The 31-year-old has crisscrossed the world in the past seven years to fulfil her medical ambitions.
Along the way Dr Eng has won a Malaysian National Science Fellowship, an Endeavour Award and the prestigious international Top 10 Young Investigator Award from The Transplantation Society for her biomedical research.
Her focus – helping to improve kidney transplant outcomes – has now led to a postdoctoral research position at the prestigious Johns Hopkins Immunogenetics Laboratory in Baltimore, USA.
The laboratory is world-renowned for its state-of-the-art technology in facilitating organ transplantation and for its research into the body’s natural defence system.
Approximately 35% of kidney grafts may experience complication after transplantation, Dr Eng says.
“My research is looking at ways to predict the body’s immune response to help reduce rejection of kidney transplants,” Dr Eng says. “The aim is to design a testing algorithm which can accurately predict the most suitable donors for patients prior to transplantation.”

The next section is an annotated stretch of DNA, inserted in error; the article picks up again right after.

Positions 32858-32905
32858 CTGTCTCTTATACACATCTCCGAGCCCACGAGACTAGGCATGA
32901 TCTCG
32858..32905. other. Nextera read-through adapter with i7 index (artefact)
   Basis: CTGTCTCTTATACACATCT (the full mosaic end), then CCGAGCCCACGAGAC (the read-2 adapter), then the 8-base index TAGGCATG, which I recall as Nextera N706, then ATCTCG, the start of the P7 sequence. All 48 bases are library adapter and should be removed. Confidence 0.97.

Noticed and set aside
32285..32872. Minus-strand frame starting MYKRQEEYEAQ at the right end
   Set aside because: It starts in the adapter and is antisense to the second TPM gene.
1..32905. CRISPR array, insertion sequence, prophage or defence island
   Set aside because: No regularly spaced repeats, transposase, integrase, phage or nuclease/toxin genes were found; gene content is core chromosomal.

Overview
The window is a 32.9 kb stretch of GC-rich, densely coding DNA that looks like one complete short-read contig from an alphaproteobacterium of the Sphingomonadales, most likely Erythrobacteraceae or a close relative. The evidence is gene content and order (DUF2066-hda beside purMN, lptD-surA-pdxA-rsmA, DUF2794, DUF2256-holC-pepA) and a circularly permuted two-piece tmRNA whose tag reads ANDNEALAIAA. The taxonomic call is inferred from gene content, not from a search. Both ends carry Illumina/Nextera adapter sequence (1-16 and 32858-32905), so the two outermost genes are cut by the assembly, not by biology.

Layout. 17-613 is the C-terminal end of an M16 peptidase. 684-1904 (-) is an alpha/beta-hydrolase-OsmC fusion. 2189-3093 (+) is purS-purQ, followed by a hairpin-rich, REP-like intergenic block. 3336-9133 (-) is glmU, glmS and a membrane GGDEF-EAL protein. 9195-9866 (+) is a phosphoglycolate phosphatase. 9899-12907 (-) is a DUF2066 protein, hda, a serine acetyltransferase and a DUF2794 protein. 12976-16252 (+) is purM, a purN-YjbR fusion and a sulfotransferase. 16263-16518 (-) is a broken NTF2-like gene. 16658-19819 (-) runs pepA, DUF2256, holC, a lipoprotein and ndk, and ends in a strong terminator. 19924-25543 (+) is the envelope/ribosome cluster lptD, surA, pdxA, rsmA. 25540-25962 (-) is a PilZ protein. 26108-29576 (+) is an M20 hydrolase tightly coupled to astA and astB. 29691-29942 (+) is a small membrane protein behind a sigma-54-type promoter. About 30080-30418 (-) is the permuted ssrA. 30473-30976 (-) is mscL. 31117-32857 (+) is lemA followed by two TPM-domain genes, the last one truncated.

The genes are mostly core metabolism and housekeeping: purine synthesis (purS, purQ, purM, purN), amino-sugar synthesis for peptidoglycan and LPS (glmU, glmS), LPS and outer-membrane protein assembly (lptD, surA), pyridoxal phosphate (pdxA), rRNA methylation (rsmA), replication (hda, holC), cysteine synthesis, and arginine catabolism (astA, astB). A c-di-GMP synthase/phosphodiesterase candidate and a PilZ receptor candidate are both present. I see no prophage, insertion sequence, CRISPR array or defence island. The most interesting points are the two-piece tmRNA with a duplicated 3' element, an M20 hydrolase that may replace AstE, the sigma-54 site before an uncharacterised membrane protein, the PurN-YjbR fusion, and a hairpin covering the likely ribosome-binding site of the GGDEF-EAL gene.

“Like most countries, Malaysia has a shortage of organ donors. We also need to find new technology, more accurate diagnosis and better treatment options which improve the rejection rates. A good transplant laboratory plays an important part in this issue.”
Many Malaysians requiring renal transplants travel overseas each year for the operation, Dr Eng says. “This underscores the problem that exists in Malaysia with the lack of both living and deceased donors.”
In 2006 she won an Endeavour Award and a University of Adelaide Scholarship to complete her PhD in Transplantation Immunology at the University of Adelaide.
This weekend Dr Eng will fly to Singapore to receive her parchment for her PhD, along with 192 other students who will graduate from the University of Adelaide at the Ngee Ann Polytechnic Convention Centre.